Scheduling Tasks

While Windows NT 4 relied on the AT command for the purpose of scheduling tasks, Windows 2000 actually includes the Task Scheduler utility. This tool allows you to schedule a program, script, or backup to run, according to the schedule you provide. Accessible via Control Panel (Scheduled Tasks) or the Accessories menu, you can schedule tasks to run once, daily, weekly, monthly, when the PC starts, or when a user logs on. A few important notes about the Task Scheduler:

  • You can schedule a task to run with elevated privileges. That is, you can specify that a task run using the Administrator account, even though the locally logged on user does not have the rights to perform a task.
  • If you change the password of the user whom the task is scheduled to run as, the task will fail. The password associated with a task does not change when the user changes their password. (For this reason, you might consider creating a service account whose password never expires).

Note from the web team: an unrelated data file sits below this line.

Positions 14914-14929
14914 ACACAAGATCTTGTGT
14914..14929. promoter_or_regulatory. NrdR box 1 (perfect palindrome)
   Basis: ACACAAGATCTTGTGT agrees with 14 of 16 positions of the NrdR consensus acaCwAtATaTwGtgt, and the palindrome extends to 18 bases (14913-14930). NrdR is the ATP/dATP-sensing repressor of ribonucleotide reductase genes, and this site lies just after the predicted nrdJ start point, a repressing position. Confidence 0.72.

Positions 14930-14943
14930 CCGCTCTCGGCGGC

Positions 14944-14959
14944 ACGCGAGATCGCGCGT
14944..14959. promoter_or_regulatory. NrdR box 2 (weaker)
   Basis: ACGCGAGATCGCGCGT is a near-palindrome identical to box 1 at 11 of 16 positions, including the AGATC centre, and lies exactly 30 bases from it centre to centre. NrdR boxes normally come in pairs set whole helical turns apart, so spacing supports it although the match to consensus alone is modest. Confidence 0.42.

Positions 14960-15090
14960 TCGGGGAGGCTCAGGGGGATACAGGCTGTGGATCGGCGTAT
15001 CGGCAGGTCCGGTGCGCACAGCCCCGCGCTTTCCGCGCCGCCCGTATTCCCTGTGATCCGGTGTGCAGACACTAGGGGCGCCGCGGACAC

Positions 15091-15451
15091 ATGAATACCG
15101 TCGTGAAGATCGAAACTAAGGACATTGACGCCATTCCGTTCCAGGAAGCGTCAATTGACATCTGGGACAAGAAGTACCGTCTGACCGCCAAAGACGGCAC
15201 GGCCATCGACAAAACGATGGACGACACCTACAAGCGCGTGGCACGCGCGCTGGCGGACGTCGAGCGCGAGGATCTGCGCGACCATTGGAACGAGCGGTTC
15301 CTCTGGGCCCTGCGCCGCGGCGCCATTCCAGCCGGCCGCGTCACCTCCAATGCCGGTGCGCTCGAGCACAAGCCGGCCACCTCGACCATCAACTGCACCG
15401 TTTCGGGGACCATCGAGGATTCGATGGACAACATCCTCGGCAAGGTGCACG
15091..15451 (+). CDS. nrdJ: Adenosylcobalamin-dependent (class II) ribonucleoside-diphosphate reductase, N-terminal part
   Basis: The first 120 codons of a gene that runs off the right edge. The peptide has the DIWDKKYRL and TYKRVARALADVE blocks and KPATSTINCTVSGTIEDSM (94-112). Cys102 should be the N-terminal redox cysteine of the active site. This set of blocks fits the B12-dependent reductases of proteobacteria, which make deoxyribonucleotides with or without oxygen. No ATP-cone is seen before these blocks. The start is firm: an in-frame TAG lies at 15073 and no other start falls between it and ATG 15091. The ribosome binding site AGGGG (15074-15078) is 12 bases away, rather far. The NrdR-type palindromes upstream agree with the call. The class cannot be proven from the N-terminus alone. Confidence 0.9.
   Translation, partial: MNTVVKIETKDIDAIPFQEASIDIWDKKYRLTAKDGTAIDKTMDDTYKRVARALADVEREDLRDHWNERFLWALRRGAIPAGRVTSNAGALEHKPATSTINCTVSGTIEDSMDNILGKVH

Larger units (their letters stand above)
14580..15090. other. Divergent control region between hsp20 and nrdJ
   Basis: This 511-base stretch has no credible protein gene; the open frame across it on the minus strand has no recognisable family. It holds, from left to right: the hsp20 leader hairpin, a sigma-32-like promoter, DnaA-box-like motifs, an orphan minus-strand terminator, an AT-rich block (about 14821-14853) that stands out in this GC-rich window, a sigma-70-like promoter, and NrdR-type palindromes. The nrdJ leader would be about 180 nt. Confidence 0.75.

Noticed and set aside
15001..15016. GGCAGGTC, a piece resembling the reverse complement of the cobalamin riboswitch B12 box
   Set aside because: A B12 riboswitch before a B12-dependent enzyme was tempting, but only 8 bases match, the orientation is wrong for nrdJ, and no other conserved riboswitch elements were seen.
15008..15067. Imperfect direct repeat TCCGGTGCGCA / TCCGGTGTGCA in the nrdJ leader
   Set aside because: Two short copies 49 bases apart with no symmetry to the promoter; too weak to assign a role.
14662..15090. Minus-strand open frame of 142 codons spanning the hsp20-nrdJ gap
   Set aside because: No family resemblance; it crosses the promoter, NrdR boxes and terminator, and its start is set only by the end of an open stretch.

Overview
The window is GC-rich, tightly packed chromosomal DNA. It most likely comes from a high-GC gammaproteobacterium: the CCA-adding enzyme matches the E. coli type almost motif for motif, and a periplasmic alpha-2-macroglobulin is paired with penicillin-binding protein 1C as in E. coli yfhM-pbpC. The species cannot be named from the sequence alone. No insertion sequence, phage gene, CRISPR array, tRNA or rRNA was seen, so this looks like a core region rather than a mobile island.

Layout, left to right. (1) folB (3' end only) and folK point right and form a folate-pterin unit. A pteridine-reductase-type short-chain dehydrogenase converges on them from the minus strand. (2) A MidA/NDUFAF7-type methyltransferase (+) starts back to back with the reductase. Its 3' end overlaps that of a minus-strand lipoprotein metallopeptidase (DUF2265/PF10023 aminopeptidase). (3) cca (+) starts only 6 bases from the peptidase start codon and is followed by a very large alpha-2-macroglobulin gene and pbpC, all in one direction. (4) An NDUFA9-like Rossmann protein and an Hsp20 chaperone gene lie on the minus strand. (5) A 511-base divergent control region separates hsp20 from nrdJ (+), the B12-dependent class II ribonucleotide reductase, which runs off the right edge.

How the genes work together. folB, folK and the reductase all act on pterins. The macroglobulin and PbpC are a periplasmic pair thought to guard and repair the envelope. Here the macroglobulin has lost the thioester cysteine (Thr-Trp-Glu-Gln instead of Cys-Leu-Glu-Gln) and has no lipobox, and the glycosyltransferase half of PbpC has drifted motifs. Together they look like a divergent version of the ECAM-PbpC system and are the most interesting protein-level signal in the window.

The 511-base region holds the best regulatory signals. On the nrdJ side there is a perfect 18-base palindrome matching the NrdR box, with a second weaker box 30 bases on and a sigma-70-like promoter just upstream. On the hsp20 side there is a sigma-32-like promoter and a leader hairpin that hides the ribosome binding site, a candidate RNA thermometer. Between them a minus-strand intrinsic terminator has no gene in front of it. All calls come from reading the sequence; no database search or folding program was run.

• In the advanced properties of a scheduled task, you can set things such that a scheduled task will never run when a machine is running off battery power, or that the task should run when the system is idle.
  • Note that the Task Service can be stopped or restarted – a possible course of action if a task fails and the username / password is not the issue.

Author: Dan DiNicolo

Dan DiNicolo is a freelance author, consultant, trainer, and the managing editor of He is the author of the CCNA Study Guide found on this site, as well as many books including the PC Magazine titles Windows XP Security Solutions and Windows Vista Security Solutions. Click here to contact Dan.